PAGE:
For sunset I would recommend watching it once from a temple and once from the ground, this way you get a beautiful and varied perspective!

If you are planning to watch the sunset from up a temple you may need to go up about an hour before in order to get a good spot. The 2 temples I mentioned above are also great spots for sunset with Myauk Guni being less busy than Ta Whet Hpaya at this time. The Buledi stupa also has a great view and is located further east (so a great view west over the temples) and Thitsarwadi located to the south. Also if you’re not up for climbing but would like to go somewhere elevated, there are a couple of viewpoint mounds located around the site.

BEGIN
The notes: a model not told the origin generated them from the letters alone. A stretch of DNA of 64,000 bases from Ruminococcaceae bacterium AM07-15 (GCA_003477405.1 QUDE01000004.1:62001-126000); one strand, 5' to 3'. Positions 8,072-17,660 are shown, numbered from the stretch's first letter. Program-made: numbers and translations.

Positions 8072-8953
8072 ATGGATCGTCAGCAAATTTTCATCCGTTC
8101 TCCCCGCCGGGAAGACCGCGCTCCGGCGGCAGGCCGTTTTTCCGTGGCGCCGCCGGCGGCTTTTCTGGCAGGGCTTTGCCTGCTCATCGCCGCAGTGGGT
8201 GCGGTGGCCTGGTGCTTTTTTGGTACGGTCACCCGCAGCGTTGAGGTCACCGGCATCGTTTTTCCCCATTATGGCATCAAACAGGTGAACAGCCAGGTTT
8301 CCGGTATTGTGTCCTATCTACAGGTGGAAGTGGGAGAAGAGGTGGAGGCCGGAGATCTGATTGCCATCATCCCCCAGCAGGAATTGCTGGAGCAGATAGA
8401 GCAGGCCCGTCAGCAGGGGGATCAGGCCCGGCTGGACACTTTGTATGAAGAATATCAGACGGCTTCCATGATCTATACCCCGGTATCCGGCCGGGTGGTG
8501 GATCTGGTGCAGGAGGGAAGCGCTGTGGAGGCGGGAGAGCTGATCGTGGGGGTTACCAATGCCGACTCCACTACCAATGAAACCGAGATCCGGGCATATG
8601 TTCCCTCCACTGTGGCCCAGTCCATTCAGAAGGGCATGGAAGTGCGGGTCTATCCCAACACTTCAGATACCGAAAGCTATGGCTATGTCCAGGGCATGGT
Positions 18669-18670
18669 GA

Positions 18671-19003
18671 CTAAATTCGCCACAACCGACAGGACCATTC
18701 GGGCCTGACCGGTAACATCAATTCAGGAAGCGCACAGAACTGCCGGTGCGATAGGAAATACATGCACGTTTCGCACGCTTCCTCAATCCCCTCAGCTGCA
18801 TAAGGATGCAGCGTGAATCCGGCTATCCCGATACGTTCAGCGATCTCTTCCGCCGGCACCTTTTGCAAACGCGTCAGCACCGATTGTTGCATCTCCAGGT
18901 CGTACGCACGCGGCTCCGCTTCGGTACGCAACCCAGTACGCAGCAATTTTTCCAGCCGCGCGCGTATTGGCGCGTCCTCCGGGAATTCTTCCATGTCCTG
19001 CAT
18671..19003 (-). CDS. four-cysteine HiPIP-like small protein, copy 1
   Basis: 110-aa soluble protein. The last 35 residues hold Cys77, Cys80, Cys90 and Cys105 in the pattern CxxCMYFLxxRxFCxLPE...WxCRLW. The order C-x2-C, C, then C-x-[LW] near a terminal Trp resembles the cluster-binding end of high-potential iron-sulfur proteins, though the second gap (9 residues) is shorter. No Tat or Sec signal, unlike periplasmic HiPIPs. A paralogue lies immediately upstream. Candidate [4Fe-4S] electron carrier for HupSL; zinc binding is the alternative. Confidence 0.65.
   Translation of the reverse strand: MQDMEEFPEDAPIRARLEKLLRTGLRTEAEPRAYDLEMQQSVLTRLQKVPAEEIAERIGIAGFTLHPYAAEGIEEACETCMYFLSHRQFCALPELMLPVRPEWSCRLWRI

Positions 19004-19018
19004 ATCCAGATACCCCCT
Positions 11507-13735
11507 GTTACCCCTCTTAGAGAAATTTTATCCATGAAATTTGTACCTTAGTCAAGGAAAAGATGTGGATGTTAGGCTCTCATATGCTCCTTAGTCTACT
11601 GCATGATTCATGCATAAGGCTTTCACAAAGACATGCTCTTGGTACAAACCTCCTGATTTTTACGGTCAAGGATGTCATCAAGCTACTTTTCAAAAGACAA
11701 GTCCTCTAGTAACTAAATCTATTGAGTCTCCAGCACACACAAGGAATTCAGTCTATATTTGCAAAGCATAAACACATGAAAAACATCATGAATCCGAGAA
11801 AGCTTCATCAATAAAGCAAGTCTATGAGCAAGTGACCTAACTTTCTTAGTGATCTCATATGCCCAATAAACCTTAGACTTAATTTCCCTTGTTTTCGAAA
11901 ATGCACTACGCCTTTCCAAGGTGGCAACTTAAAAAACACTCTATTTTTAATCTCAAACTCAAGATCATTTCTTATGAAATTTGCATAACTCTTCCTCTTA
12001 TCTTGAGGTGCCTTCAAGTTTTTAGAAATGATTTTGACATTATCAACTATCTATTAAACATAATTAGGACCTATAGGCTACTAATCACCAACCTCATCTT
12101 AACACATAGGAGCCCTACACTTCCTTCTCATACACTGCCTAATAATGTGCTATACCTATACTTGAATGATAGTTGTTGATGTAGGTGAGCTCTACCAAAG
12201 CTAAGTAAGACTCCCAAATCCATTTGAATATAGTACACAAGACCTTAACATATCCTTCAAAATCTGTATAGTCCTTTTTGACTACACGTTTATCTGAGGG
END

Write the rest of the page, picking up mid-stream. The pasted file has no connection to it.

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The magnificence of Bagan is not so much in the individual temples but the site as a whole. With over 2200 temples it would be impossible to visit them all, my suggestion would be to just explore at your own pace and find your own secret spots! Quite a few times I seemed to be the only person in one area which was just magical!

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Make sure to at least visit Thatbyinnyu Pahto and Mahabodi Paya in Old Bagan, as well as Ananda Pahto, Dhammayangyi Pahto, Sulamani Pahto and Dhammayazika Paya.

I’ve marked on this maps a few of my favourites!

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Enjoy Bagan, a place that should be one of the seven wonders of the man made world !